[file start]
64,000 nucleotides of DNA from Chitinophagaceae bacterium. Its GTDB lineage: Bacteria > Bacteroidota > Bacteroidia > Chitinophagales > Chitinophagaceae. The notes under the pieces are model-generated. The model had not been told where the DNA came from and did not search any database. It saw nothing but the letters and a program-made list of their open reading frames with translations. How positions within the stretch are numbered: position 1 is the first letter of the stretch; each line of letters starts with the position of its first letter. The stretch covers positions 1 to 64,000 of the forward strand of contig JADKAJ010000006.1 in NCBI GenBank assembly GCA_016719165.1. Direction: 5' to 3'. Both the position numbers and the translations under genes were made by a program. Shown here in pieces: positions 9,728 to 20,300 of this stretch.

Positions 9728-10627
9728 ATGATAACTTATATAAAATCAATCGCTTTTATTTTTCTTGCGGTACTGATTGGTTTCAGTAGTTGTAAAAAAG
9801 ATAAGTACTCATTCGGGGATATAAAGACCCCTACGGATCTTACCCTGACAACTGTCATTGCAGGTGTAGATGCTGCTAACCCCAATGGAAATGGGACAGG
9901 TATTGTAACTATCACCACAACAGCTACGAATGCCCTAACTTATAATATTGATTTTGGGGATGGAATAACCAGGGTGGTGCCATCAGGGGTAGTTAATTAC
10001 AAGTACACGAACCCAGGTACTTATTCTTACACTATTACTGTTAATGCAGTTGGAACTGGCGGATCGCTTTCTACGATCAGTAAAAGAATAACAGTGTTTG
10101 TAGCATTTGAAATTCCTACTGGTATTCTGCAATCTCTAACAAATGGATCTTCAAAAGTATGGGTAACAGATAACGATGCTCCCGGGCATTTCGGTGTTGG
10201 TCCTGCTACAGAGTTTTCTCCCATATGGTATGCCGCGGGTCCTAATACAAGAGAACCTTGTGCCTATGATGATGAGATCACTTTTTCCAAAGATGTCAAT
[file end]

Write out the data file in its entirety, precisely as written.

64,000 nucleotides of DNA from Chitinophagaceae bacterium. Its GTDB lineage: Bacteria > Bacteroidota > Bacteroidia > Chitinophagales > Chitinophagaceae. The notes under the pieces are model-generated. The model had not been told where the DNA came from and did not search any database. It saw nothing but the letters and a program-made list of their open reading frames with translations. How positions within the stretch are numbered: position 1 is the first letter of the stretch; each line of letters starts with the position of its first letter. The stretch covers positions 1 to 64,000 of the forward strand of contig JADKAJ010000006.1 in NCBI GenBank assembly GCA_016719165.1. Direction: 5' to 3'. Both the position numbers and the translations under genes were made by a program. Shown here in pieces: positions 9,728 to 20,300 of this stretch.

Positions 9728-10627
9728 ATGATAACTTATATAAAATCAATCGCTTTTATTTTTCTTGCGGTACTGATTGGTTTCAGTAGTTGTAAAAAAG
9801 ATAAGTACTCATTCGGGGATATAAAGACCCCTACGGATCTTACCCTGACAACTGTCATTGCAGGTGTAGATGCTGCTAACCCCAATGGAAATGGGACAGG
9901 TATTGTAACTATCACCACAACAGCTACGAATGCCCTAACTTATAATATTGATTTTGGGGATGGAATAACCAGGGTGGTGCCATCAGGGGTAGTTAATTAC
10001 AAGTACACGAACCCAGGTACTTATTCTTACACTATTACTGTTAATGCAGTTGGAACTGGCGGATCGCTTTCTACGATCAGTAAAAGAATAACAGTGTTTG
10101 TAGCATTTGAAATTCCTACTGGTATTCTGCAATCTCTAACAAATGGATCTTCAAAAGTATGGGTAACAGATAACGATGCTCCCGGGCATTTCGGTGTTGG
10201 TCCTGCTACAGAGTTTTCTCCCATATGGTATGCCGCGGGTCCTAATACAAGAGAACCTTGTGCCTATGATGATGAGATCACTTTTTCCAAAGATGTCAAT